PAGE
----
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There is currently no screening test available for ovarian cancer. This is largely due to the lack of understanding of mechanisms of tumour initiation. Using single cell sequencing, we recently showed that there are four secretory subtypes of fallopian tube epithelial cells. We found that the molecular signatures that define these subtypes are recapitulated in individual subtypes of HGSOC. This is compelling evidence that HGSOC originates in the fallopian tubes and this gives credit to previously published work highlighting the fallopian tube as a potential tissue of origin.

Studies exploring evolutionary timelines for HGSOC have suggested a latency of around 6.5 years between the development of premalignant fallopian tube lesions and ovarian cancer. Interestingly, the recently published PCAWG studies suggest that ovarian cancer has the longest latency period of all cancers studied, with a minimum of 10 years, but more likely spanning several decades. In order to utilise the latency period between the initial neoplastic changes and cancer, we must gain a better understanding of the earliest mutations that occur in the phenotypically and physiologically normal fallopian tubes.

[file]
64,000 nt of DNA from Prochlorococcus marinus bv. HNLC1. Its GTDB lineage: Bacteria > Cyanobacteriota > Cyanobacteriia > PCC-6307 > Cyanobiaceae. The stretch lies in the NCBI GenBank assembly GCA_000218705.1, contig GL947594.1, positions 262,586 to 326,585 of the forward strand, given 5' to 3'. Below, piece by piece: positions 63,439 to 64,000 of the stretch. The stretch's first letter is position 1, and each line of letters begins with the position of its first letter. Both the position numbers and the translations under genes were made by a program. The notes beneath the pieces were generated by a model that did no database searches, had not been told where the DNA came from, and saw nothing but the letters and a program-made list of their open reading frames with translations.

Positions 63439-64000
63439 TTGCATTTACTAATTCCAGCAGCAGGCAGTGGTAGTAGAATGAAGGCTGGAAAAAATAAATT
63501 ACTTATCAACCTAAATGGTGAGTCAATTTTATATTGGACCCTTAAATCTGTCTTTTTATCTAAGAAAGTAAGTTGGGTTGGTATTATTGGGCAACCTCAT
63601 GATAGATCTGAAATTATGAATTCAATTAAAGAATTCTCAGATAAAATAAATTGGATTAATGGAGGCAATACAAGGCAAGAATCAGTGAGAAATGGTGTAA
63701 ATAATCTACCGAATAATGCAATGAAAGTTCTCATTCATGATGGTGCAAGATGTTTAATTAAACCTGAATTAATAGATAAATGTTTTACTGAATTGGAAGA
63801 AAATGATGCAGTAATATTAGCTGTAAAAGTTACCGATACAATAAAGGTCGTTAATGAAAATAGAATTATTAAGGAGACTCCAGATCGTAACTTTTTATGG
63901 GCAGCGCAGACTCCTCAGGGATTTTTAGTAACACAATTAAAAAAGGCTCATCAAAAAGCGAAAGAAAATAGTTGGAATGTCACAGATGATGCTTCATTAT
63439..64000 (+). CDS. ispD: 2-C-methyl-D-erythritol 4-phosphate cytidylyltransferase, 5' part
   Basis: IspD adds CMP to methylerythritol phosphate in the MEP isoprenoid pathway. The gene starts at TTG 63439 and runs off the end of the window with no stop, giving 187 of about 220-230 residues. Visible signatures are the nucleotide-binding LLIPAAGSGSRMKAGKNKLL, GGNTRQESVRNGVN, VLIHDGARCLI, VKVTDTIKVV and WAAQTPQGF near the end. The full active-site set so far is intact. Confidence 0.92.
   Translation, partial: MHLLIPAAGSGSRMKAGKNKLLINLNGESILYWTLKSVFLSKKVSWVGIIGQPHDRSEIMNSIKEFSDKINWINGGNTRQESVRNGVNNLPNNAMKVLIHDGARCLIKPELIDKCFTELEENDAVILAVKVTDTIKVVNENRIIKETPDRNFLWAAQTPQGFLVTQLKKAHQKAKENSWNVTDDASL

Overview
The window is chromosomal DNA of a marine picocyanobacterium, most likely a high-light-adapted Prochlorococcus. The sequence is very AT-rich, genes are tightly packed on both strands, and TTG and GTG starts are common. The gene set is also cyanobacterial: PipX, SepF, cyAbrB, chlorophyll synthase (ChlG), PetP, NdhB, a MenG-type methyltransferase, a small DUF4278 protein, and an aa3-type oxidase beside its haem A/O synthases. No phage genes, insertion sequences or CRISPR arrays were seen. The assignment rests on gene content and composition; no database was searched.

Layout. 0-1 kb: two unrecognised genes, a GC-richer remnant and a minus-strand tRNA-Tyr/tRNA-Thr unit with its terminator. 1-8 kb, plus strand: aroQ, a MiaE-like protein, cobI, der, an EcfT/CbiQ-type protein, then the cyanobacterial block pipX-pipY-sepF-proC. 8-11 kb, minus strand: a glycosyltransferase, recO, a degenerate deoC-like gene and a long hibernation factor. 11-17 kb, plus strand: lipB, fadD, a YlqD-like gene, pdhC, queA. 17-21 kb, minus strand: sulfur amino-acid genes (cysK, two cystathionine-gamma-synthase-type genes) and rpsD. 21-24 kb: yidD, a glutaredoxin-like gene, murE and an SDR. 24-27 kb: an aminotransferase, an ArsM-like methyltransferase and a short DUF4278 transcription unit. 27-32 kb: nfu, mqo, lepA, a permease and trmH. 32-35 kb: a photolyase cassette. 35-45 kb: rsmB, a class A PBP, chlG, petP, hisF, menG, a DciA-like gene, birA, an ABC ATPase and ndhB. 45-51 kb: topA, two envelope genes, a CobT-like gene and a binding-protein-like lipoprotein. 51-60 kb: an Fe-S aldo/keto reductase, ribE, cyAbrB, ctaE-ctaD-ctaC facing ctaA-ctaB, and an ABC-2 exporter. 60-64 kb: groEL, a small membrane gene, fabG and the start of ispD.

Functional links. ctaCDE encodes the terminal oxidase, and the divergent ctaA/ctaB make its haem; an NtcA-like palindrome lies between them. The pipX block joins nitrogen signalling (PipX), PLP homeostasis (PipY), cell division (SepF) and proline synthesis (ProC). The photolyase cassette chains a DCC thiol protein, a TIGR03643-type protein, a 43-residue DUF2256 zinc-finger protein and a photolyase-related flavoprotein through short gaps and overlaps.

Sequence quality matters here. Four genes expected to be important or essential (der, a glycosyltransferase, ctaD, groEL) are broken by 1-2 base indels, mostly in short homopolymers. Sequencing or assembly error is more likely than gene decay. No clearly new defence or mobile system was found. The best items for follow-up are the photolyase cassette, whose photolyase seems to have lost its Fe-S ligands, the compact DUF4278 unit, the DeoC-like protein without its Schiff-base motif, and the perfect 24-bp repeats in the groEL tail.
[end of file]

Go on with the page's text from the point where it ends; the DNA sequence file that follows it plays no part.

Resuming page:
Exploring mutational processes in normal tissue is central to our understanding of the cancers that originate in these tissues. I have performed ultra-deep targeted sequencing of a collection of over 360 samples that were laser capture microdissected from the normal fallopian tube epithelium.

In this talk, I will discuss the complexities of normal tissue sequencing, how machine learning can offer effective solutions, and share insights gained into the mutational processes that underpin positive selection and clonal expansion of fallopian tube epithelial cells. This will be an important stepping stone towards establishing screening tools for early detection of ovarian cancer.